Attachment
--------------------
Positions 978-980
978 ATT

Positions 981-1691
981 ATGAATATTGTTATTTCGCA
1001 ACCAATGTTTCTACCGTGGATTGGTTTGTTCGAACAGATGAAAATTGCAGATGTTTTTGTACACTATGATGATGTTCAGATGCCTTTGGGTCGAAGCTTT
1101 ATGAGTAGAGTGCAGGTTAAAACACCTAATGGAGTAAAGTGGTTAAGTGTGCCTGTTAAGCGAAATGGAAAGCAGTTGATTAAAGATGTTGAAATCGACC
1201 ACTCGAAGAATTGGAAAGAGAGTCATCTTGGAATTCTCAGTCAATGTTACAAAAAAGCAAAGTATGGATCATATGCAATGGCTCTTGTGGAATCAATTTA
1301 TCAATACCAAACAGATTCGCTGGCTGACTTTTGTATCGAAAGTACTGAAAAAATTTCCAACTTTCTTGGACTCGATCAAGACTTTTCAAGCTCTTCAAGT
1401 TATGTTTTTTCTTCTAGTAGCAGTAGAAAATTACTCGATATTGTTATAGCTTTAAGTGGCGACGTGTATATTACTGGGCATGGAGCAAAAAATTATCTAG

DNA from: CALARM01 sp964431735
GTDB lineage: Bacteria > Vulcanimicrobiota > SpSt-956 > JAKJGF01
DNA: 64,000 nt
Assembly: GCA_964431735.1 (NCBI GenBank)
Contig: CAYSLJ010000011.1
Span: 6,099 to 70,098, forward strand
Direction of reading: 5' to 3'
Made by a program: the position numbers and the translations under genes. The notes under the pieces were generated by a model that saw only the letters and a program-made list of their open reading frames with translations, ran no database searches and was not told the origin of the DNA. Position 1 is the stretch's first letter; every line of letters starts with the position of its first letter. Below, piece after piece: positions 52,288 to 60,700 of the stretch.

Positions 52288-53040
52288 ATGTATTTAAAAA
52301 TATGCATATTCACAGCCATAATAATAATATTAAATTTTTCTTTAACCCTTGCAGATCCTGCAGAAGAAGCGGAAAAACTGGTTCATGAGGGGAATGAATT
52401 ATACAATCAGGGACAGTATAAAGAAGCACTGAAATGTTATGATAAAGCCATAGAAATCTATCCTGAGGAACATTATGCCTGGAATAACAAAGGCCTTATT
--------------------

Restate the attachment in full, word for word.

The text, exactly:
Positions 978-980
978 ATT

Positions 981-1691
981 ATGAATATTGTTATTTCGCA
1001 ACCAATGTTTCTACCGTGGATTGGTTTGTTCGAACAGATGAAAATTGCAGATGTTTTTGTACACTATGATGATGTTCAGATGCCTTTGGGTCGAAGCTTT
1101 ATGAGTAGAGTGCAGGTTAAAACACCTAATGGAGTAAAGTGGTTAAGTGTGCCTGTTAAGCGAAATGGAAAGCAGTTGATTAAAGATGTTGAAATCGACC
1201 ACTCGAAGAATTGGAAAGAGAGTCATCTTGGAATTCTCAGTCAATGTTACAAAAAAGCAAAGTATGGATCATATGCAATGGCTCTTGTGGAATCAATTTA
1301 TCAATACCAAACAGATTCGCTGGCTGACTTTTGTATCGAAAGTACTGAAAAAATTTCCAACTTTCTTGGACTCGATCAAGACTTTTCAAGCTCTTCAAGT
1401 TATGTTTTTTCTTCTAGTAGCAGTAGAAAATTACTCGATATTGTTATAGCTTTAAGTGGCGACGTGTATATTACTGGGCATGGAGCAAAAAATTATCTAG

DNA from: CALARM01 sp964431735
GTDB lineage: Bacteria > Vulcanimicrobiota > SpSt-956 > JAKJGF01
DNA: 64,000 nt
Assembly: GCA_964431735.1 (NCBI GenBank)
Contig: CAYSLJ010000011.1
Span: 6,099 to 70,098, forward strand
Direction of reading: 5' to 3'
Made by a program: the position numbers and the translations under genes. The notes under the pieces were generated by a model that saw only the letters and a program-made list of their open reading frames with translations, ran no database searches and was not told the origin of the DNA. Position 1 is the stretch's first letter; every line of letters starts with the position of its first letter. Below, piece after piece: positions 52,288 to 60,700 of the stretch.

Positions 52288-53040
52288 ATGTATTTAAAAA
52301 TATGCATATTCACAGCCATAATAATAATATTAAATTTTTCTTTAACCCTTGCAGATCCTGCAGAAGAAGCGGAAAAACTGGTTCATGAGGGGAATGAATT
52401 ATACAATCAGGGACAGTATAAAGAAGCACTGAAATGTTATGATAAAGCCATAGAAATCTATCCTGAGGAACATTATGCCTGGAATAACAAAGGCCTTATT